However, I want to focus on the range of the lead melody. Working in conjunction with the changes in dynamics, this song utilizes a very broad vocal range. If in the key of D Major for instance, the song hits its lowest note at B and its highest note, more than an octave and a half above it, at F#. This is a vocal range of a perfect 12th [Editor – or an octave plus a 5th]. You will note how the song takes a huge emotional leap from the soft and low opening lines into the rising, “so come ye back” lyric. The vocalist is now operating in a higher octave and more explosive part of his or her range. The song climaxes in each suite (my word choice) during one of my favorite moves in songwriting: leaping from the fifth below (A) to the third above (F#), as seen in the line, “and I’ll be here.” By delivering these lower notes before the highest note in the song, it only highlights the enormity of this high F#. For those more versed in music theory, you’ll notice that this dramatic jump is merely just an inversion of the other two notes that make the tonic triad (my word choice). The expressive power of the 3rd and 5th are well documented, but they’re ability to deliver a song’s iconic peak has gone overlooked. Songs like Taps [Editor – the bugle song played at funerals and on the 4th of July] and the Star Spangled Banner (“o’er the ramparts”) feature this broad jump from the 5th to the 3rd.
If songwriting is a toolbox, what is a go-to tool for you?
I’m gonna keep most of my tricks in my backpocket, but I’ll give you a simple one that will get you thinking outside of the box for many young songwriters. A classic choice to step out of key while making something timeless would be to play the IV chord, then turn that major chord into a minor, then arrive on the I chord. In the key of C, that would be F Major, F minor, and then C [Editor – This is also known as the IV minor chord, which will be covered in depth in a later post]. In these three chords, you will see the descending chromatic movement of A-Ab-G, which is fundamental to the greatness of this move. This chord progression is hidden in some Hostage Calm work by making the chord inversions or arrangement across instruments deliver this feeling with more subtlety. However, it’s a classic move that I encourages you to think outside the key and try something more daring.
Let’s talk about the writing of the Hostage Calm song, “War on a Feeling,” from your self-titled 2010 record on Run for Cover Records. What were your goals with it? What you were thinking when you wrote it? How did it develop as you were writing?
“War On a Feeling” was a unique situation because I had decided that self-titled record was so insanely technical and dense that we had established our songwriting prowess to the point where I felt comfortable tracking three chord, I-IV-V style song. I’ve always had a very insulting view of songs that had a simple chord structure: I felt that these songs didn’t push themselves to find unexplored ground. Not the number of chords, but the lack of substance typically exhibited with a I-IV-V song.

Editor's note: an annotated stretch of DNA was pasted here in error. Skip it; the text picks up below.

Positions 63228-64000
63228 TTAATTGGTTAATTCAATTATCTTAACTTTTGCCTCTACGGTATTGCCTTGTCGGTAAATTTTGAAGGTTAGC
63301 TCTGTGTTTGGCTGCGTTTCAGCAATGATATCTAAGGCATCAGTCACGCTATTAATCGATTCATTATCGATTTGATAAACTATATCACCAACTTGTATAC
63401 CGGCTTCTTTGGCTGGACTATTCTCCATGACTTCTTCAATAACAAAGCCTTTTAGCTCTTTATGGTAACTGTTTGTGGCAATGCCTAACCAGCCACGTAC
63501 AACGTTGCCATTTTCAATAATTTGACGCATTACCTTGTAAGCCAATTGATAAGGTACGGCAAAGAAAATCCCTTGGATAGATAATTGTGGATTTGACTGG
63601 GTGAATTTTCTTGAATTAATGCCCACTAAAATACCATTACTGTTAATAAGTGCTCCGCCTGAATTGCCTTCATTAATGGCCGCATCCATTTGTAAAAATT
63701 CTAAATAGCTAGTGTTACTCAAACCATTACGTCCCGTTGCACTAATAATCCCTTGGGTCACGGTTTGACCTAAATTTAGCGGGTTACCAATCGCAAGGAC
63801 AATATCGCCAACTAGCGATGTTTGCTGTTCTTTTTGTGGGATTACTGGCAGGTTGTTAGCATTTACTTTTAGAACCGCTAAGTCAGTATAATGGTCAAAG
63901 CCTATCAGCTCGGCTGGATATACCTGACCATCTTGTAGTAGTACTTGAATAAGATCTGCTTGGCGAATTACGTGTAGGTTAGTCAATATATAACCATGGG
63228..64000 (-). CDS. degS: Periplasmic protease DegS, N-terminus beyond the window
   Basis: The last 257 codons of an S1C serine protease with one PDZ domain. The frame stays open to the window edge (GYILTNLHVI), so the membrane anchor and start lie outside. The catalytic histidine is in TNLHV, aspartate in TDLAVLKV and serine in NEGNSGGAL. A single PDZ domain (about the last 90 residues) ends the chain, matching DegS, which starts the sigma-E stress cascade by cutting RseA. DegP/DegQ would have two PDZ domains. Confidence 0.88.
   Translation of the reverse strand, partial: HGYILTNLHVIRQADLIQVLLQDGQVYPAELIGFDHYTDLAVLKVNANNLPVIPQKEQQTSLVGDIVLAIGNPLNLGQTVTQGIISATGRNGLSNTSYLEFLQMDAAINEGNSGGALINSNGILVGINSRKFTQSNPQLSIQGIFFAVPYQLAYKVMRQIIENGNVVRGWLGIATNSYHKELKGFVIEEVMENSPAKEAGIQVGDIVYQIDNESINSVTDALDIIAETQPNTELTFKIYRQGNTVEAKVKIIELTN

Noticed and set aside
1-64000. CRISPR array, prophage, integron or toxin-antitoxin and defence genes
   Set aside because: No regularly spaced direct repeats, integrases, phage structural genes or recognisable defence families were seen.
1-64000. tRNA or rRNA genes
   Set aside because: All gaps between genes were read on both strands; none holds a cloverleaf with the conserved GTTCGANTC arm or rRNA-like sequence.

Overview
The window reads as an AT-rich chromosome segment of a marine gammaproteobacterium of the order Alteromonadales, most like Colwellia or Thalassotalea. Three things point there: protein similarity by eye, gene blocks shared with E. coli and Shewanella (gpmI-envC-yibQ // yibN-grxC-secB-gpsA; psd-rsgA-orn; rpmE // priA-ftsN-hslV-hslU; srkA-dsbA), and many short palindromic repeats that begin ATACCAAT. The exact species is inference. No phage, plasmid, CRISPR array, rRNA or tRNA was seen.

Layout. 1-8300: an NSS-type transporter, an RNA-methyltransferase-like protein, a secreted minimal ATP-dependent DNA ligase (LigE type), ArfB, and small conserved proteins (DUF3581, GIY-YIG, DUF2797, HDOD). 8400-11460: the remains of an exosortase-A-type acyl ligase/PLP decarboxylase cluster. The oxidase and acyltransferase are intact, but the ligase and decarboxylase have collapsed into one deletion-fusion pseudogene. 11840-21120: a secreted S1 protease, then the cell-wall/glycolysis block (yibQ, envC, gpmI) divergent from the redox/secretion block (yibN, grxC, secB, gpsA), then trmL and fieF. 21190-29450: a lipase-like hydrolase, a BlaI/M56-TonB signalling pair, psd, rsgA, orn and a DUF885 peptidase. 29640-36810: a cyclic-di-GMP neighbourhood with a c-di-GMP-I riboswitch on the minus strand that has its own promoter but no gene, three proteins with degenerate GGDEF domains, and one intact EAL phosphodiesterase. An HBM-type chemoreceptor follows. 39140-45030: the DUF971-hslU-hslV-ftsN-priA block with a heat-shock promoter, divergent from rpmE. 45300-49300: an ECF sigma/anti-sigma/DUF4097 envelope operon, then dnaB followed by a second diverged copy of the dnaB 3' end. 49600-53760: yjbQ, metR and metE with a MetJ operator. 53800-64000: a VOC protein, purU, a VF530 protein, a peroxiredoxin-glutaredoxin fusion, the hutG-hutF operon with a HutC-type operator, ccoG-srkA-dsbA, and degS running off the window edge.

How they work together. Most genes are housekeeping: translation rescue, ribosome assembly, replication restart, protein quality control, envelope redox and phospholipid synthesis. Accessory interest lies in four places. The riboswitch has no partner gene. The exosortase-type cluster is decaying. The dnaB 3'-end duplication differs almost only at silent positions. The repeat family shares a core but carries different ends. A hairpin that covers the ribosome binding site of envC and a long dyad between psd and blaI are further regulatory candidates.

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But, I have always been a believer in leading with a melody, and using the rest of the writing to support a main idea. The melodies of everything on S/T and Please Remain Calm preceded the chords and arrangement. In the case of “War on a Feeling,” I had written a melody that I thought was so magical and timeless, and the chords that naturally arose to support the melody was I-IV-V. I fought it for a while, but I realized I was robbing the song of its natural greatness. This was around the time when I was learning that creating something simple was actually one of the tallest orders in any creative endeavor, and I think this song foreshadowed our band’s ability to write more anthemic songs while still maintaining our music flare. I was starting to understand that there’s a difference between the form of simplicity that is the limit of genius and the form of simplicity that is the height of genius.
As for the lyrics, I wrote them while living and working in Guatemala. I think the song is one of the denser, more academically poetic songs in the Hostage Calm songbook, but the chorus brings a succinct, anthemic simplicity. The song speaks to the loneliness of youth and sanity in vapid, hostile Bush America. The song is fueled by my struggle between wanting to do the right thing, and not always knowing what the right thing is. I labored over the idea of this song for months, but one day it just came to me in a computer lab in Xela, Guatemala. I emailed it to the band, and the rest is history.
Any final advice to songwriters?
Understand movement. Understand that when you move from one chord to another, you’re actually moving through multiple different harmonic lines. Even moving through the classic open G campfire chord to an A chord, you’re making six different motion choices within this chord change (each of the six strings on the guitar). Once you gain a contrapuntal understanding of motion in music, you can free yourself from modern music’s most boring conventions and start to truly express something beautiful.